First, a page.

Something to Worry About

Don Finlay fell at the winning post after leading at the last hurdle. Don Finlay (1909-1970) was the British team Captain for the 1948 Olympics and was chosen to take the Olympic Oath.
Don Finlay fell at the winning post after leading at the last hurdle. Don Finlay (1909-1970) was the British team Captain for the 1948 Olympics and was chosen to take the Olympic Oath.

There’s a popular pastime among runners gearing up for races … Worry.

The most common topics seem to be weather and race pace. (You’d think pooping would be number two.)

And, yet, those who worry about these two things really ought to be worried about something else.

Worry About the Weather

  • OMG! It’s going to be hot!
  • What if it rains?
  • They say it could snow.

Yup. The weather might suck on race day. The roads might be too slippery. You might get wet and (help me here) chafe? It might be too hot for you to run your target pace.

The weather could also be perfect – cool, low humidity, a single small cloud to block direct sun, and a tailwind the whole way.

You can’t control the weather. It may well do anything on race day. And there won’t be a single thing you can do to change it.

Worry About Making Your Goal Time

  • I know I can make my B goal. The A Goal is going to be a stretch, but I think I can do it.
  • (OK – I’m really going for my Super Secret Goal. Anything else just won’t do.)
  • McMillan predicts X. But, it’s always optimistic/ usually pessimistic/ only accurate if you run the hypotenuse and correct for the current respiratory exchange rate.

Yup. You might not hit your goal. You might have been delusional when you set it. You might be flat on race day. You could be over-trained or under-recovered.

You could also hit every target or find that Race Day Magic is real and come soaring across the line faster than you’d even imagined.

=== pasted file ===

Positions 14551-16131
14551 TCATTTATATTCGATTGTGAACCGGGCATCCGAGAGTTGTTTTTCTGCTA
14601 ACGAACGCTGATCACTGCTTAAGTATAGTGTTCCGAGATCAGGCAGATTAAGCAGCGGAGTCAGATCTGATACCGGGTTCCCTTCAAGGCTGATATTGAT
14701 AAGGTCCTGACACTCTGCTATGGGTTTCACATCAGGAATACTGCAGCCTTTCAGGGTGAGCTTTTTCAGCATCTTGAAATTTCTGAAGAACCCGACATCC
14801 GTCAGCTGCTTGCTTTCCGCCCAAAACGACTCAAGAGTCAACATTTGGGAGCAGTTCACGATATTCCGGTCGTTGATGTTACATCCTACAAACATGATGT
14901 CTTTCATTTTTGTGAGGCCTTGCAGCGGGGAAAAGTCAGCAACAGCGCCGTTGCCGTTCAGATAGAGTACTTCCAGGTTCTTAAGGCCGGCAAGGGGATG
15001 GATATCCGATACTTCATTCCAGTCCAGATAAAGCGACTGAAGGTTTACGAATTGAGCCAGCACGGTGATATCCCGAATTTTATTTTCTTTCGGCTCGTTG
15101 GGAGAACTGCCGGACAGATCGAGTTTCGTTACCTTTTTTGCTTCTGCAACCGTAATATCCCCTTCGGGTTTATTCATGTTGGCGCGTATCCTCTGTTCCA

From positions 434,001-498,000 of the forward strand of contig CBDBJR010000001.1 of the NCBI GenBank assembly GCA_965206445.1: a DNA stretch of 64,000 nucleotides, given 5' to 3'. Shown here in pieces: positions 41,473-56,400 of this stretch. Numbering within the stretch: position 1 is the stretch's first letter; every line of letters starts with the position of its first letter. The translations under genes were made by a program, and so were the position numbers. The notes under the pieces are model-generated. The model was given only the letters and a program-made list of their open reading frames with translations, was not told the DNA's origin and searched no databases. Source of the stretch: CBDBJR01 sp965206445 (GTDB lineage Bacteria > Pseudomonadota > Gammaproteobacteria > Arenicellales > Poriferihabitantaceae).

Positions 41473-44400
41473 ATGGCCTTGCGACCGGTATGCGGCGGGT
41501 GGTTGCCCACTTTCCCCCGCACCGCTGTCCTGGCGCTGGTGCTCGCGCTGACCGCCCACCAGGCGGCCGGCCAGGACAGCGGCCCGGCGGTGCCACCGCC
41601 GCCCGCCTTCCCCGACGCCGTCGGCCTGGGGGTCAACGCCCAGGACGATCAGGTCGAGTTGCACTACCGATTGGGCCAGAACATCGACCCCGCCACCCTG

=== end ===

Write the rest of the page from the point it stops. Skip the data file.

You can’t control your best-possible pace on race day.

So, what’s a poor runner to do?

A Worry Worth Worrying About

If you keep wringing your hands over these things outside of your control, you’ll really have something to worry about!

Consider how the stress of endlessly refreshing the weather forecast page and running new pace predictions might affect your race readiness.

You’re starting the anxiety machine days in advance of your race, running yourself on the same adrenaline you’re hoping will give you a race-day boost. You’re likely losing sleep over it, too. How’s that going to play out?

Some people get so worked up they aren’t in a position to execute.

Others lose steam by the time race day rolls around – they’re cooked and just want it to be over with. Or, they don’t even care any more.

They arrive at the starting line feeling like they’ve already run a race.

If worrying about weather and pace is starting to look less appealing than it once did, here’s what you can do.

1. Take control by running through the worst-case scenarios

  • Live them NOW
  • Experience the emotions; sit with them
  • Plan for any contingencies you can (if yucky weather, wear X, drink Y, open at pace/effort Z)

2. Let them go, you’re done.

You’re ready to race and free to enjoy the days leading up to your event knowing that you’ll run what may come. You’ve set yourself up to make the most of your current level of fitness and run your best possible race.